Monday, June 11, 2007

The Face of Fear

Let me first say that we don't espouse cruelty of any form on Bee Haven Acres. However, we were forced to participate in an activity that felt cruel in the end this weekend. You see, in order to register fainting goats, so that we can breed them and sell them, we had to photograph each of our babies in the midst of a "faint" as evidence of their breed. Up to this point we have avoided purposefully scaring our babies into a myotonic state because we have tried to provide a stress-free environment for their transition into their new home. Now that is not to say that they have not had a few instances of stiffness and even a few occasions of "falling over". But, none of these have happened intentionally.

Well it was apparent that the only way we would be able to photograph this phenomenon under the specified conditions was to make it happen when the camera was ready to shoot. Becky and I positioned ourselves with our cameras while Jack was in charge of startling O'Malley and Chip (our new buck has a name, now). We crouched down, focussed on Chip and Jack jumped and shouted at him. Instantly, Chip jumped, froze, fell to his side and rolled onto his back with his stiff legs pointing to the sky.

Next was O'Malley's turn. It is important for you to understand that O'Malley has earned the title of "Princess" on the farm. She is the youngest and cutest of the goats and she really knows how to work it. She has everyone wrapped around her little cloven hoof! She has a precious little bleating call and loves to be held close. When the others pick on her, she calles out and whoever is nearby comes running to her rescue. So, you can imagine it was hard for any of us to try to purposefully frighten our little Princess! Once again, Becky and I were poised with our cameras and Jack began his jumping and yelling. O'Malley turned towards Jack with her big golden eyes and said in her sweet little voice "maaaaaaaa - maaaaaaaaaa", almost as if to say "why are you doing this to me?" Oh, how sad that made us, but we still had to get the picture. After 3 more unsuccessful, pitiful tries we decided that we would all have to jump and yell at her in unison.....O'Malley was just too trusting. 1 - 2 - 3.....and "AAAHHHHH" we each yelled and jumped towards O'Malley. With a look of unbelievable terror, her eyes widened, her joints stiffened and she fell over paralyzed. And I have never felt so horrible in all my life. I quickly (after first snapping her photo) scooped her up in my arms and held her close like a baby. Her little heart was beating like the fluttering of a hummingbird's wings. I stroked her and kissed her and used my best calming mother's voice until once again her limbs were pliable and her heartrate slowed. I vowed after witnessing the fear that poor O'Malley endured that I would never intentionally scare any of our goats again. I have never before been so touched by the face of fear. I can only imagine what they would experience in the presence of a predator.....being fully alert but completely paralyzed and aware of the fate that awaited them.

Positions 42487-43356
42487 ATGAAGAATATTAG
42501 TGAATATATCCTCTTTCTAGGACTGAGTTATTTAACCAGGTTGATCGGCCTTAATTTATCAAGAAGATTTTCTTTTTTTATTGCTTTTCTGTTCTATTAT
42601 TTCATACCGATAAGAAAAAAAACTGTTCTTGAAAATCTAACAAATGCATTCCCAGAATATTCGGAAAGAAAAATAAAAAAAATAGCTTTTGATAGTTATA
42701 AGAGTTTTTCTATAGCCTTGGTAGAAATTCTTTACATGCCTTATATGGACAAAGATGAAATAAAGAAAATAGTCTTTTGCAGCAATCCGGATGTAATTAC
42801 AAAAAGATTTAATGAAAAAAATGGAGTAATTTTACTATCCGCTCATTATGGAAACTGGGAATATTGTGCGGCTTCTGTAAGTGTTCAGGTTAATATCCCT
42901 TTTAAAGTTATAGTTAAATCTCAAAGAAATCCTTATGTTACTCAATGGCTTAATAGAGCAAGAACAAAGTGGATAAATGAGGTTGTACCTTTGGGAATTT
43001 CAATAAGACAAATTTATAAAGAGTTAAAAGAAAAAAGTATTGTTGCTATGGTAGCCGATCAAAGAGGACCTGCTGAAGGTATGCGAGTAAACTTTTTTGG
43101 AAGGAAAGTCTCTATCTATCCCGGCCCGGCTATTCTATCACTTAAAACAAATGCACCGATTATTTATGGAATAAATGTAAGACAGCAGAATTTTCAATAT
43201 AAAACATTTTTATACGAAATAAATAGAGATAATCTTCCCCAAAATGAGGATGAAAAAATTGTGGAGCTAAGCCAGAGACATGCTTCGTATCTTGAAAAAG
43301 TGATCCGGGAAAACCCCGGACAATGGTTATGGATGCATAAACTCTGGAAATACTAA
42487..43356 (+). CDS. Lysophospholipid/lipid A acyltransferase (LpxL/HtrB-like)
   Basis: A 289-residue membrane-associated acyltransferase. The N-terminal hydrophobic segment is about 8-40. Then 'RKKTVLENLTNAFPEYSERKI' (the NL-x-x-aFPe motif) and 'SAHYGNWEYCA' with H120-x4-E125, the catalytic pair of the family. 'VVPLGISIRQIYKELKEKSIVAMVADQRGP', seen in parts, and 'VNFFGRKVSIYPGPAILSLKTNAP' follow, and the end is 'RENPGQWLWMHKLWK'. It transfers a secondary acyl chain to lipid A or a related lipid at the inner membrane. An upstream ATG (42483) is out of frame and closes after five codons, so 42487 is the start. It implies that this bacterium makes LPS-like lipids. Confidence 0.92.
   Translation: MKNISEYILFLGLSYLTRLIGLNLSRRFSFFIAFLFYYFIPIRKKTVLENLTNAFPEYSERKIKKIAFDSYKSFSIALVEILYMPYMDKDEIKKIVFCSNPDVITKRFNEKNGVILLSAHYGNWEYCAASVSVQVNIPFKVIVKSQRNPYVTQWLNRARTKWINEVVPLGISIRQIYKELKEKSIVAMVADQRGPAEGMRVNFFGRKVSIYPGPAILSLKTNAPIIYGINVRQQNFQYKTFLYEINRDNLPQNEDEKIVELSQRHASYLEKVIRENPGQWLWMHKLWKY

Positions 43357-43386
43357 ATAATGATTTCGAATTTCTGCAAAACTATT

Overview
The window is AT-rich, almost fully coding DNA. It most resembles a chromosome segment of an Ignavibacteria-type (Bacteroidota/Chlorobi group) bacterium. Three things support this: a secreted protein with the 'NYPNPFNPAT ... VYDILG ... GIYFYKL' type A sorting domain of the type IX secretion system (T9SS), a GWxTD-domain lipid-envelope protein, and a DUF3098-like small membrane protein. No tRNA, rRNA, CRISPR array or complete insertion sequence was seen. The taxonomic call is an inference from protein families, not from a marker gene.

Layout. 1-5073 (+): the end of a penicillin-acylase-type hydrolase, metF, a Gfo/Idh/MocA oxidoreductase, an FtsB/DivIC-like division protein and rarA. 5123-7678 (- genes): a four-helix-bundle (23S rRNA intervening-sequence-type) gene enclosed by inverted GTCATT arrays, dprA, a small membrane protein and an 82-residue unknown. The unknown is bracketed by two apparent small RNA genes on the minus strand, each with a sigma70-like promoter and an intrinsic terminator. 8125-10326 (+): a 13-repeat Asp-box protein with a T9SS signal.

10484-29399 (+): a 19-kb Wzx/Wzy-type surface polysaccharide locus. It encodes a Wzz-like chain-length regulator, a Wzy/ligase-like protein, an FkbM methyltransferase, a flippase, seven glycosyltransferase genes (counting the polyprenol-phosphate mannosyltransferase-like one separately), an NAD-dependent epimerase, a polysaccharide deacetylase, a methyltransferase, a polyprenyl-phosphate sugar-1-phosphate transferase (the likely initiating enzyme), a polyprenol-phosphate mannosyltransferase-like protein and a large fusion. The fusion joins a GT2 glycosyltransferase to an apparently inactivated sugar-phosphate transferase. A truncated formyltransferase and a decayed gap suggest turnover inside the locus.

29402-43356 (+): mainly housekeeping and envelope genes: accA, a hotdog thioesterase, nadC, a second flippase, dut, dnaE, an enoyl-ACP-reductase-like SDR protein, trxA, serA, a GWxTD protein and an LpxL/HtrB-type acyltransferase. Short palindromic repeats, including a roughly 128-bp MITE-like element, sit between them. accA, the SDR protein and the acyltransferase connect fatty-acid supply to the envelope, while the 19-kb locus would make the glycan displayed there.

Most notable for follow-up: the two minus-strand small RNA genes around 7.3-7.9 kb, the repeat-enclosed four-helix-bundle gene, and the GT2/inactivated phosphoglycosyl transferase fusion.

5 comments:

  1. I have seen this before and while it is natural for this breed of goat, you're right, it's not very pleasant to have to force them to do it. The top picture is actually a bit comical, but I do have a hard time looking at little O'Malley. She just looks so scared. I'm glad that it's over now and that you were able to comfort her right away.

    ~~Anne
    www.homesteadblogger.com/BackyardTreasures

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  2. aww. luckily they have a safe area to stay, and what you had to do for the photos didn't last very long. O'malley is my favorite too, she just looks so sweet.

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  3. I had never heard of these types of goats before! Your story was sweet, bet you are glad to have that over with!

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  4. What an amazing thing! I can't wait until my husband sees these pictures. We're 'city folk', outside of Chicago, who dream about one day having a little place back in the country in Michigan where I'm from . . . and I always show him pix of goats to feed our fantasy. These photos are just too much! What a story. I love reading about their arrival at your farm. Keep telling goat stories!

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  5. Ack! I always hate when I see people making those poor goats faint. Glad it was over with quickly...sorry you had to paralyze them with fear :(

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